I currently use an AKAI APC20 as my studio mixer, MIDI controller and DJ tool. I also own a Behringer C1 mic, and other than that I try to rely on my studio pc with 2 monitors so I can run ableton on 2 screens. This way I can quickly flow form the mixer screen to the arrangement view. As a struggling artist in Bulgaria, it takes time to gather up finances for further tech improvements, but I am already researching what knob surfaces to get to supplement my APC20 set-up, so that I can play around with lots of FX and filters that I can add to my set-up. Other than that I keep it tight and practical, because I learned to be a wizz at the mouse and keyboard classic combo. I didn’t start off with any tech apart from the PC basics (mouse+keyboard), so for me it’s good experience, because now I can work at any time anywhere, without having to rely on third party stuff if I want to jot down a quick demo.

What do you listen to when you aren’t recording?

I listen to a lot of artists who post their music on forums such as the /mu/ board on 4chan, I also listen to synthwave and any 80s related stuff, when I find links that pop up on my twitter and facebook feeds. But I do like jazz, rock music and pretty much anything that has some synth and guitar action, as I am a guitar player myself. But I mostly listen to deadmau5, Matt Lange, Porter Robinson, Falling in Reverse, Jon Hopkins. Oh and Mick Gordon’s DOOM soundtrack.

Where do you see electronic music headed as a whole and what are you doing to affect it?

Music right now is diverse and beautiful, as long as you are willing to go look for it. We need to invest in even more beauty, because music made for selling only is shallow and dull. I am still rather confident that nothing is going downhill, sure some genres come and go, but that’s just because they have become a meme, but people didn’t embrace it, this is why dubstep is considered dead by many people, and most of the listeners just shrug it off. I try to contribute to the expanding list of tracks, soundscapes and genres, by doing a lot of work in MOST genres that I like to listen to myself. After all, not to seem very egocentric, but artists also make music that they want to listen to for themselves, and our tastes are changing more rapidly, but that’s a good thing.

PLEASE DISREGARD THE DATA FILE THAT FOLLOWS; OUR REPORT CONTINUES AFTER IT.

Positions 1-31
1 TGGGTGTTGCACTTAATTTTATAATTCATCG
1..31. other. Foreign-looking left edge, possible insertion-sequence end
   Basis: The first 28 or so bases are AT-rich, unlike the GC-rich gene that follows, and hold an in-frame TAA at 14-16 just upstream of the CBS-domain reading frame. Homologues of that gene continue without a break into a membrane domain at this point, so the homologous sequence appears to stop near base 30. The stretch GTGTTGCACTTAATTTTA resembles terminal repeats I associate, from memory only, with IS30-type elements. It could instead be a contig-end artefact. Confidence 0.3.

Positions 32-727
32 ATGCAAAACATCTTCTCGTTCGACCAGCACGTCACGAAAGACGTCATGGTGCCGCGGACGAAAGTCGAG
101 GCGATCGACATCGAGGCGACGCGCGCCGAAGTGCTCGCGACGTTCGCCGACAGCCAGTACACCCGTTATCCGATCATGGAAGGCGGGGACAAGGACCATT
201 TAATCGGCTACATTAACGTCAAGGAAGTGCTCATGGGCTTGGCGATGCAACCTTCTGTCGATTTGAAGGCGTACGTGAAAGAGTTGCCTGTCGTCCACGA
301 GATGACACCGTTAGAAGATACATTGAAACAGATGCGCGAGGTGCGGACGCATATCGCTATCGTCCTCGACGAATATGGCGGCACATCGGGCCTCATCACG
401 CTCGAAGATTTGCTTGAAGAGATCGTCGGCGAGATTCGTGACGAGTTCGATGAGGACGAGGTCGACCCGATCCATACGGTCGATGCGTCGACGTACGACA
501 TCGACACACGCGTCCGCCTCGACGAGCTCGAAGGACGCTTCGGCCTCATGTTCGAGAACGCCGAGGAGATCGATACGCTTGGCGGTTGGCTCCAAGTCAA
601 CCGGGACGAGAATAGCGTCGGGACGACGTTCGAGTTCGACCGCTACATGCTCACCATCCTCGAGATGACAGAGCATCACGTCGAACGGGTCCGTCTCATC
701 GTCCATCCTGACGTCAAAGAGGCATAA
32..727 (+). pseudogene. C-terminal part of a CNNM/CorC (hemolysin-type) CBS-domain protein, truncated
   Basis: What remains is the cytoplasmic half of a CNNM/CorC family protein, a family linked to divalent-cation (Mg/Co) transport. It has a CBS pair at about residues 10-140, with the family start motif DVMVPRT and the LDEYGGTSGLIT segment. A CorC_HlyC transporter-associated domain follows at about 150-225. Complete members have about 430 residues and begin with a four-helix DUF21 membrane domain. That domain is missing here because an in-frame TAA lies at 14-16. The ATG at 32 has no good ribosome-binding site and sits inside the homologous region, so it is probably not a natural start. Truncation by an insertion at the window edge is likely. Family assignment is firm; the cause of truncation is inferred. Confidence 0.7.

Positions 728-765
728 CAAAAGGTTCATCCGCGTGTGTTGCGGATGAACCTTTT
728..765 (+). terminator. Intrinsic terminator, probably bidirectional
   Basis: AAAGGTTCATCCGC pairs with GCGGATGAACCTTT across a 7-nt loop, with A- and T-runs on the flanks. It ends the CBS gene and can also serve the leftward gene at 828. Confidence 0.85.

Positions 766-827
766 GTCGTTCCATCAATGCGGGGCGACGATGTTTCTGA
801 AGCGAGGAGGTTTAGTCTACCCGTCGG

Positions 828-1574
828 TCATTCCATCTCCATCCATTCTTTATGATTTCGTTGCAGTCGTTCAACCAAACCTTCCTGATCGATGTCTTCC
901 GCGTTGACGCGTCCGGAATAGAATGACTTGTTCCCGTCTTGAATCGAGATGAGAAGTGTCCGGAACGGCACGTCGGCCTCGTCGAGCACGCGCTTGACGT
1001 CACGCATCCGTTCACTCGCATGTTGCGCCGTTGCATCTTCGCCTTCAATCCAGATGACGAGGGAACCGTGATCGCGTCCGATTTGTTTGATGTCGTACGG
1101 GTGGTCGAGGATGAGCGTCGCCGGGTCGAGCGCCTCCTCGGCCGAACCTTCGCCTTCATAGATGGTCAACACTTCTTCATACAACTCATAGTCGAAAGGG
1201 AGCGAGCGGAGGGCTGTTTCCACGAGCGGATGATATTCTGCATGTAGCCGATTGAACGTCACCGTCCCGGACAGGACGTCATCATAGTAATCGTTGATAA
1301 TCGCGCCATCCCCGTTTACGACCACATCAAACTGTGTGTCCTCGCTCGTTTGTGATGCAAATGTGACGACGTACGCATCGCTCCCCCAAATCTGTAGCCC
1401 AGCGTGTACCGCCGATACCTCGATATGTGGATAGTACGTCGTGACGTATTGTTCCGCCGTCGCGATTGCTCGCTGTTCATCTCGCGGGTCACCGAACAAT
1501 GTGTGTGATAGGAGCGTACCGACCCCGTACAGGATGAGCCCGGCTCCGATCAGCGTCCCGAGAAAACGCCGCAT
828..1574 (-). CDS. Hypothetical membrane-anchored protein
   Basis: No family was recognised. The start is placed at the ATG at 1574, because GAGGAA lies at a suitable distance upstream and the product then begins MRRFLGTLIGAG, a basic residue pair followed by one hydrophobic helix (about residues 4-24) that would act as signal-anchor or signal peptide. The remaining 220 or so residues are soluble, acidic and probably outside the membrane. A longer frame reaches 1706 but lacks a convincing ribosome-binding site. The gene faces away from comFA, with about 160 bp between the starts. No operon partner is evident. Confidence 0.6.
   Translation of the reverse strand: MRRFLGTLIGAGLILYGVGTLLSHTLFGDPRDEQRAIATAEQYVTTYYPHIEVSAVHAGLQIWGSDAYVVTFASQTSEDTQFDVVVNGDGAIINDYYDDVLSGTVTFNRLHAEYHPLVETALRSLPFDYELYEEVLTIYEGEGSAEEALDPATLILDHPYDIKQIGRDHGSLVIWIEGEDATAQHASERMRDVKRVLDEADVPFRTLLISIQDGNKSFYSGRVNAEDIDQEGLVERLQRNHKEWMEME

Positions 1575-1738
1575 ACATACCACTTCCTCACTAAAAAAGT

Any advice to new artists just hitting the scene?

Any new artist that is trying to go for a musical career should at least know music theory AND to play an instrument, any kind of instrument, because if you don’t feel the music physically, you won’t feel it mentally and the end results will be very underwhelming. Try going for chord progressions, melody writing, and the rest will flow on its own. Also don’t try to push your music to your idols. All my musical idols have blocked me on social media, but at least I am now motivated to become my own idol, now that they have turned their backs on me. Last advice would be to not be afraid to use samples, just don’t throw it into your track, but play around with it, modulate it, tinker with parameters on your DAW, and be surprised what new sound can spring up from the simplest note hits or midi chord progressions.

What are your biggest creative influences?

My biggest creative influencer is definitely deadmau5, because he is too smart for his own good, his music is technically perfect and superior to any track that gets released nowadays. His mixes are tight, his feel of melancholic and profound melodies and drums is out of this world, so I feel a kinship with Joel, that sadly he has yet to acknowledge.

Any parting words?

I would like to part with these words: Engaging people into dialogue, whether it be on the street or online works wonders. Communication is the key to success, and good times in general. This goes also for artists who are just joining the music scene. Try to talk to people, privately as well, you never know what kind of person (a whole universe of a person) is sitting opposite of you, just waiting to share something amazing with you, and make the world a more colorful place for us to enjoy. Stay strong and persistent, and know that life is wonderful if you just decide to be bold enough to live it. Much love and respect to all.